- Without the need of a court order, a data subject has the right to (i) access the information and data about themselves, their dependents and/or property and know how such data is used; and (ii) request the correction and suppression of the information Art. 5 and 8 of Personal Credit Data Protection Law). Data controllers and processors must establish simple, fast, accessible and free of charge procedures, to enable data subjects to exercise their rights. However, where the data subject’s efforts in obtaining the above are unsuccessful, it may bring court actions to compel access to personal data and request the correction, suppression or updating of such data; and
- Violations against obligations established under the Personal Credit Data Protection Law and the Electronic Commerce Law are subject to fines.
The enforcement authorities for the enforcement of the Personal Credit Data Protection Law are the Central Bank of Paraguay ('BCP') and the National Secretariat of Consumer and User Defense ('SEDECO'). The BCP has authority to further regulate, interpret and enforce the Law (Art. 20 of Personal Credit Data Protection Law).
The Electronic Commerce Law requires that all marketing communications and promotional offers:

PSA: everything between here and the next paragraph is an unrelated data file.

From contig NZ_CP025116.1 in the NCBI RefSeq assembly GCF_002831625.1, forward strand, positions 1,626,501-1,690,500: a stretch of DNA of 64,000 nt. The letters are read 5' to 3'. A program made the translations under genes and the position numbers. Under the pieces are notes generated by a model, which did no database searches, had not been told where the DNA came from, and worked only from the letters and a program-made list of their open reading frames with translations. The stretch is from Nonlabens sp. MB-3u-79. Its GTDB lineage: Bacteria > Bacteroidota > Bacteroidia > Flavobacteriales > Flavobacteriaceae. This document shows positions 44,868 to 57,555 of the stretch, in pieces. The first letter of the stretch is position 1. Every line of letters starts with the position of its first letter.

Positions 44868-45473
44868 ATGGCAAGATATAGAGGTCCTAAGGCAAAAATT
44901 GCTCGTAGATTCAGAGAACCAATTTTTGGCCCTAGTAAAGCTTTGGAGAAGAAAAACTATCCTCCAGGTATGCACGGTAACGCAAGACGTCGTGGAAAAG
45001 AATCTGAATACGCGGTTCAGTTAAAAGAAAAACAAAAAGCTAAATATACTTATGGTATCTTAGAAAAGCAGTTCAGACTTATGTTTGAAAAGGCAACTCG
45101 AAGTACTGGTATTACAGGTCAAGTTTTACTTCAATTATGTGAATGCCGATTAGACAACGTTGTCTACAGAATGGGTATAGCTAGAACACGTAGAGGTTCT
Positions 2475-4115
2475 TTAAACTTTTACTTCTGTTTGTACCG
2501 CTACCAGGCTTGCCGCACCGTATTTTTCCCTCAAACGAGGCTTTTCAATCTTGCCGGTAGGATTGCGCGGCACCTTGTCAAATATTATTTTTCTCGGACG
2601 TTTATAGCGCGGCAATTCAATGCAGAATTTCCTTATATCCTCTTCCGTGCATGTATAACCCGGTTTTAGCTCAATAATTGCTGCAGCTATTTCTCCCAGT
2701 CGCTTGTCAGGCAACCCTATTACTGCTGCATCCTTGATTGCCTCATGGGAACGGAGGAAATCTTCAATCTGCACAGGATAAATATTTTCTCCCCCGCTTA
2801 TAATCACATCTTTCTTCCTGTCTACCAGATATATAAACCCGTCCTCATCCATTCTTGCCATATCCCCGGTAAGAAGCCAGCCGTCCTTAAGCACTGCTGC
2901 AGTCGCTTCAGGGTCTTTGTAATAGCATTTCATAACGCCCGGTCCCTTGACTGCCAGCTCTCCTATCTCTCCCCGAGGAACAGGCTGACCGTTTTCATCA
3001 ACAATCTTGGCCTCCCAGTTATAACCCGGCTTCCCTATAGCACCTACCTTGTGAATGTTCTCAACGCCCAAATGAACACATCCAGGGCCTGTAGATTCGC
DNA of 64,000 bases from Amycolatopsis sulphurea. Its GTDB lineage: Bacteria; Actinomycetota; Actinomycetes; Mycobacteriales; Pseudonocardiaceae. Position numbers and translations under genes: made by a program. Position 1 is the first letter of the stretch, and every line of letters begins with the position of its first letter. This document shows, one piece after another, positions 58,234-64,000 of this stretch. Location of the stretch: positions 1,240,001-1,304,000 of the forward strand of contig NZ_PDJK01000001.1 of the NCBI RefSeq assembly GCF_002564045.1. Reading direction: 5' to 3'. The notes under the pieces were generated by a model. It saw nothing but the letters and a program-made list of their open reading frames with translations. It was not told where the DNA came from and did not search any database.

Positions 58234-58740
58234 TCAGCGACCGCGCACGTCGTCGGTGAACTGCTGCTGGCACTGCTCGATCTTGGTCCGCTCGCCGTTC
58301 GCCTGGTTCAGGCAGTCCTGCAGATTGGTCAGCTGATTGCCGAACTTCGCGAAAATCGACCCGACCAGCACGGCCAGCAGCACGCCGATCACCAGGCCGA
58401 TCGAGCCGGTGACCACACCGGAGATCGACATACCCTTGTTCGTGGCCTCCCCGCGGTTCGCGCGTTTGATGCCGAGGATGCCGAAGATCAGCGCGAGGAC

- state that they are commercial communications;
- include the name of the sender; and
- provide a mechanism through which the recipient may choose not to receive any further communications from the particular sender.
Additionally, the communication shall state that the recipent's private data was obtained without violating privacy rights.
Electronic Marketing is also subject to general marketing and advertising related provisions of the Consumer’s Protection Law.
Art. 30.3. of the Electronic Commerce Law requires suppliers of goods and services ,which use data storage and recovery devices, to clearly and thoroughly inform users and consumers about the use of and purposes regarding the collected data and provide data subjects the ability to object to the use(opt-out) of their personal data through a simple procedure and free of charge.
Other than the rule mentioned above, the current legal framework does not specifically address location data, cookies, local storage objects or other similar data-gathering tools.